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Obedience and the Heart

Why should children obey their parents? Ask differ­ent people and you get different answers: “They’re sup­posed to . . .” or “I’m the parent!” or “If they don’t, they’ll be grounded.” A Christian parent might reply, “The Bible tells children to obey their parents.” And it does. But none of these responses gets at the real heart of God-pleasing obedience.

The answer to that question sets Christian children apart from others. Take away Christian faith, and a child’s obedience is usually connected either to the fear of punishment or the promise of reward. For the Christian child, obedience to parents flows out of a love for Jesus. All of us as Christians—adults or children—do what we do because it’s our way of showing our grati­tude for all that the Lord has done for us, beginning with his gracious gift of salvation. The Bible says it this way: “We love because he first loved us” (1 John 4:19).

This is a fundamental principle: We obey God by liv­ing according to the Ten Commandments, and we live that Christian life out of love for him. So, the essence of all Christian discipline is serving the Lord with our lives.

Loving the Lord doesn’t happen on its own. The Holy Spirit plants the seed for such an obedient life at the moment of Baptism. And God is with Christian parents every day as they teach children that misbe­havior and disobedience are sins. It’s really quite sim­ple: Christian parents teach their children that wrong is wrong because it ignores God’s Ten Commandments.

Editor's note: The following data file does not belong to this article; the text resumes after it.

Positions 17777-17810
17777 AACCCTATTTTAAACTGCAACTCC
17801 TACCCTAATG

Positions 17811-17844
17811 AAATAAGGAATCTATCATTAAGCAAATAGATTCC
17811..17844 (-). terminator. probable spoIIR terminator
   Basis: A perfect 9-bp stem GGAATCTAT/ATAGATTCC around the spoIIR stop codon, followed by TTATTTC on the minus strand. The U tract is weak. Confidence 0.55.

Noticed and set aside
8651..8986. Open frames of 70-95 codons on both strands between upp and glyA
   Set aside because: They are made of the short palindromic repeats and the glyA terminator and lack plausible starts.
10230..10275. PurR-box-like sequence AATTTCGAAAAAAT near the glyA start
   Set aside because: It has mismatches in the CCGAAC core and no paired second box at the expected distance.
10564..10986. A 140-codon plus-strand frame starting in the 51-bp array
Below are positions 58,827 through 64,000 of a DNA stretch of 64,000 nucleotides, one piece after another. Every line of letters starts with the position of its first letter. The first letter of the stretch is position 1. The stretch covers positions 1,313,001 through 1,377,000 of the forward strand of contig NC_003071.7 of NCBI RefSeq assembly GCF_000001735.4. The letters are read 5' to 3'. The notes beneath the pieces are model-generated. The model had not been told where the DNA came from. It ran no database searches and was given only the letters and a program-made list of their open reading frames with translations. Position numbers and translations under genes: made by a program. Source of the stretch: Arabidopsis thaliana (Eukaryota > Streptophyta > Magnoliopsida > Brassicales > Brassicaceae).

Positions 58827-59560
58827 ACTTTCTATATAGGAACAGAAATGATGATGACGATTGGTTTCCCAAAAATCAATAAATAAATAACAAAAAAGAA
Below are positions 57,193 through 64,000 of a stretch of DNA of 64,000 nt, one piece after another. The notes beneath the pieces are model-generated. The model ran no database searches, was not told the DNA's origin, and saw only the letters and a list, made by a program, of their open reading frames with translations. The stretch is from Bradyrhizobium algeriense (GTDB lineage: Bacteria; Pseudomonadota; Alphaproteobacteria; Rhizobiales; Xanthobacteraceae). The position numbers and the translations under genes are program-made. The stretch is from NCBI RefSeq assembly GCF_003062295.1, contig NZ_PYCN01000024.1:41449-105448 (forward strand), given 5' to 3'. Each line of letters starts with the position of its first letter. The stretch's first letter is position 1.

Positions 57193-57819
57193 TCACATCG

But along with teaching children right from wrong, parents need to tell their children about the wonderful gift of forgiveness that is theirs through faith in Christ Jesus. Their sins are forgiven. That forgiveness brings joy. And the joy is expressed in the children’s obedience. It’s that message of forgiveness that motivates them.

Yes, a child will sin again. And probably again and again. But each time, there is forgiveness and joy and a renewed commitment to do God’s will.

Parents don’t need to go through this explanation every time their child does something wrong. The key is to remain consistent with God’s will in setting rules and expectations for children; let the Ten Command­ments set the standard.

There is still an appropriate time and place for time-outs, grounding, other types of punishment. Sin has consequences. Star charts posted on the refrigerator door and surprise hugs can still reinforce good behav­ior. But these things in and of themselves do not bring about compliant behavior. Christian children obey their parents because they love their Savior.

 From Patient Parenting © 2006 Northwestern Publishing House. All rights reserved.

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